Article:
Personally, I’m not so sure that the outcome will be that simple.
How does the French election compare to the American election?
Of course, the comparison isn’t exact because France has a two-round election system. The first round included 11 candidates representing all political opinions, from far extremes (left or right) to conservative or central positions. Since nobody won 50% of the casted votes, the two leading candidates, Le Pen and Macron, will head into a runoff on May 7.
But, after putting the election procedures by side, I think that France faces the same phenomenon as the United States. In the voting map below, I see a cleavage in my birth country.
There are indeed two cleavages: one is regional (Eastern France voted for Le Pen, while western France voted for Macron), the other is between urban and rural areas: Larger cities voted for Macron. One has to know France well to recognize the cities on the map; however, the east-west cleavage is more obvious.
Workers and other smaller-wage employees don’t vote left anymore; instead, they want strong leaders with a simple rhetoric. Overall, Trump and Le Pen share the same narrative: “I know where your problems are coming from: immigrants took your jobs, and the government failed you again and again. I will fix the problem, believe me.”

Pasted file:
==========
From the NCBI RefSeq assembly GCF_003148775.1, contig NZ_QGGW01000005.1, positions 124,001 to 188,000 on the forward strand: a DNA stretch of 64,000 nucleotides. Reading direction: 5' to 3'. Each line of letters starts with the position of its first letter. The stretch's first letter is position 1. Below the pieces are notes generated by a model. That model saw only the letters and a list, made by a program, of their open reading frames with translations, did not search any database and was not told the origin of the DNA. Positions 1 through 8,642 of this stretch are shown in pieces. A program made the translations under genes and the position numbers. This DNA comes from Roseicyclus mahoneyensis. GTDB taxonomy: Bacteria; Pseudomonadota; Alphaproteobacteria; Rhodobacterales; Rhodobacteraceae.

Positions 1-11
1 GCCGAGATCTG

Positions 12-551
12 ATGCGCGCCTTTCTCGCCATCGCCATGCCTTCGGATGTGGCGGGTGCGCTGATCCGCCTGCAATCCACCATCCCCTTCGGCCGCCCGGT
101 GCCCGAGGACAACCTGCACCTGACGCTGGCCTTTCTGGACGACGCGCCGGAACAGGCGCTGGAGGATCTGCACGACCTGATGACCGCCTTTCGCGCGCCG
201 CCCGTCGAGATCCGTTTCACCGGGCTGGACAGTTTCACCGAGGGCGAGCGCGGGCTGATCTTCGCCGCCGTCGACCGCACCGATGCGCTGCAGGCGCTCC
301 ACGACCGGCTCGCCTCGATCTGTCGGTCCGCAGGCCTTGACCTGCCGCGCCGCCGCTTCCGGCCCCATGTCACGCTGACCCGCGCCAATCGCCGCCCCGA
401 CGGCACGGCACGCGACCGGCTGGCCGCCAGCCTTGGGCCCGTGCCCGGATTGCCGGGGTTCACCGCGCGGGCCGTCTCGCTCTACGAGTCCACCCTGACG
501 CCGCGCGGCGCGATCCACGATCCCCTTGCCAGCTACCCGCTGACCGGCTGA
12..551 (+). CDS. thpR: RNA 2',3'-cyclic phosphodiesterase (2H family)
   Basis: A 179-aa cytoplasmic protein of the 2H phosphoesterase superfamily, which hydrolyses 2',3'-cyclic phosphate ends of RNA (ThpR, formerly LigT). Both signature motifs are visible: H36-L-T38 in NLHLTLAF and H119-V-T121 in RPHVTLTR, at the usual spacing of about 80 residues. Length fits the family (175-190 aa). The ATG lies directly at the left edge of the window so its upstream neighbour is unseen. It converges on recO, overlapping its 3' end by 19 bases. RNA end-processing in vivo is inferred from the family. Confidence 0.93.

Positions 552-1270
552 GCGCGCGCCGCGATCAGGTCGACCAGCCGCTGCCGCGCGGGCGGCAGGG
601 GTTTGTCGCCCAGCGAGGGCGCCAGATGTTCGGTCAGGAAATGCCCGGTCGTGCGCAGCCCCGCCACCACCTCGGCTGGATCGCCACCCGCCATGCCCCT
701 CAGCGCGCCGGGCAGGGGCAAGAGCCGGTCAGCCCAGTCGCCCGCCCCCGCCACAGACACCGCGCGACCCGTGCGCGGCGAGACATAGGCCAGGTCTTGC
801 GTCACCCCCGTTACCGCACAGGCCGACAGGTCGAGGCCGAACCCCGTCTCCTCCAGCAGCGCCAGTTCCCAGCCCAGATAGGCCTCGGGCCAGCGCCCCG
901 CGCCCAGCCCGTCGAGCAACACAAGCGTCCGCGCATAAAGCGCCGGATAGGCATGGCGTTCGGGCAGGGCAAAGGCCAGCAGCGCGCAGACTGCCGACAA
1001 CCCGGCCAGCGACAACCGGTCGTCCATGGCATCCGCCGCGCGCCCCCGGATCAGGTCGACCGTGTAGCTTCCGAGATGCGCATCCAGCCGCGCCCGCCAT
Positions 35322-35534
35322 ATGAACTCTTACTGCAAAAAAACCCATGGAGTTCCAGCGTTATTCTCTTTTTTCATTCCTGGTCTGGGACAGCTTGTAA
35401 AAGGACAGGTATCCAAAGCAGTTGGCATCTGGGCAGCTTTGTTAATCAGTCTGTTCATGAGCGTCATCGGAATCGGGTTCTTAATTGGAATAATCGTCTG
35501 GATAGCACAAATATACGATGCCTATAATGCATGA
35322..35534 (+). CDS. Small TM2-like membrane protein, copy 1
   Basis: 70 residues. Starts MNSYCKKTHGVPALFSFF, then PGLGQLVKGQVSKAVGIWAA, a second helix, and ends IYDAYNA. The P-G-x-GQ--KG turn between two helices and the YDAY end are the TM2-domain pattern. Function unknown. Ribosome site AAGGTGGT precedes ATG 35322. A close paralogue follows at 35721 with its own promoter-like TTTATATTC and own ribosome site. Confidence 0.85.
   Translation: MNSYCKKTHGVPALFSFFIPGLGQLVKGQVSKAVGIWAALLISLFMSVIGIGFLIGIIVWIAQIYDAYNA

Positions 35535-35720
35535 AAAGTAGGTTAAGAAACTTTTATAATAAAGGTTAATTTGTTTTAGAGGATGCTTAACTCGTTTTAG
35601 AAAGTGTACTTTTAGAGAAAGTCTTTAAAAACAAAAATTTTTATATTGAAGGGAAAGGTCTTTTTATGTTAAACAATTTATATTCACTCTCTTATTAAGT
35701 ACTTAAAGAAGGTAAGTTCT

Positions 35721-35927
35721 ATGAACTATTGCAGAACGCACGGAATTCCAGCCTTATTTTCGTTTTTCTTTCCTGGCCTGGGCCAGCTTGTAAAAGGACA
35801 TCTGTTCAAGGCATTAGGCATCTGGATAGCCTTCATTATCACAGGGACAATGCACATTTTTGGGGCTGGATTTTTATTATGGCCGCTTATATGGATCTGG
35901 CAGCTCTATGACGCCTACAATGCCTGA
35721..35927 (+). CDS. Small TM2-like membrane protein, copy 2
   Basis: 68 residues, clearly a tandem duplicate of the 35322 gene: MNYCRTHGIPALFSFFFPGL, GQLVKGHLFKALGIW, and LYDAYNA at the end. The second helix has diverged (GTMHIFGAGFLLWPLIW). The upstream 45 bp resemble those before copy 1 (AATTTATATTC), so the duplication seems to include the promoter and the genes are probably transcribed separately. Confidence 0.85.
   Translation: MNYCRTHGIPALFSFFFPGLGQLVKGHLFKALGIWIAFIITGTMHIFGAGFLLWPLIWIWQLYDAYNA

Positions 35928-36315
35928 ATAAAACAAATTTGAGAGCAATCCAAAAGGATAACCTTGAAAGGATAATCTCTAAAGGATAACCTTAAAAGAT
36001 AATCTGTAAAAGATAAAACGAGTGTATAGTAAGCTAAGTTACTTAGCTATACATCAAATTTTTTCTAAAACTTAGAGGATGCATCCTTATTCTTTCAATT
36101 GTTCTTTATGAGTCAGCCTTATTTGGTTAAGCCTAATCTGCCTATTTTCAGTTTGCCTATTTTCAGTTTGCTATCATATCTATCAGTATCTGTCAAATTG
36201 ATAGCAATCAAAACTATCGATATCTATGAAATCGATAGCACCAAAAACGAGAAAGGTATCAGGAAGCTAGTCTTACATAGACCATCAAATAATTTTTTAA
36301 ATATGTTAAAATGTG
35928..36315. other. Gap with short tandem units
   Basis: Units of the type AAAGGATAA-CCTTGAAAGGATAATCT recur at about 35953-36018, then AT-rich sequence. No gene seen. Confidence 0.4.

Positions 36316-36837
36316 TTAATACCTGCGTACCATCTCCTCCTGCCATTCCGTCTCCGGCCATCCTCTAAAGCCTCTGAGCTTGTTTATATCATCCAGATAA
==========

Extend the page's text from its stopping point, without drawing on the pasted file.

My father was a racist all his life, but he voted left. In 1981 I remember him enjoying the election of Socialist François Mitterand, while my mother was devastated. But, after he got laid off, I’m not sure that he didn’t start voting for the former Le Pen (Marine’s father, founder of the right-wing nationalist party Front National).
My father’s story isn’t anecdotal evidence. In a report for the German radio broadcast Bayern5, French sociologist Didier Eribon explains the far-right party’s success. After the fall of the Soviet Union, the French Communist Party lost influence. At the same time, large industry complexes disappeared, and unemployment went up. As long as the French people and immigrants worked side by side, they stood in solidarity against management. Once jobs were lost, however, the Front National party gained influence. In 2015 during the last general election, 51% of workers voted for Le Pen, said Eribon.
Fun facts from the French election
At least the polls were right! On Tuesday, April 24, The Washington Post dedicated a full article to French polling. I encourage you to read it, as it explains how the French polling companies learned from their mistakes in the past: “French Election: How the Pollsters Got the Last Laugh.”
What happens next?
The runoff is happening on May 7. I will cast my vote the day before at the French Embassy. On Sunday evening, we will know who is the next French president.
Whichever candidate wins, he or she will not have a simple governing experience. In June, I will vote again for the National Assembly (kind of like the Senate and House of Representatives in the States). The President must then nominate a Prime Minister who reflects the will of the majority at the National Assembly.
Whoever wins, it won’t be easy.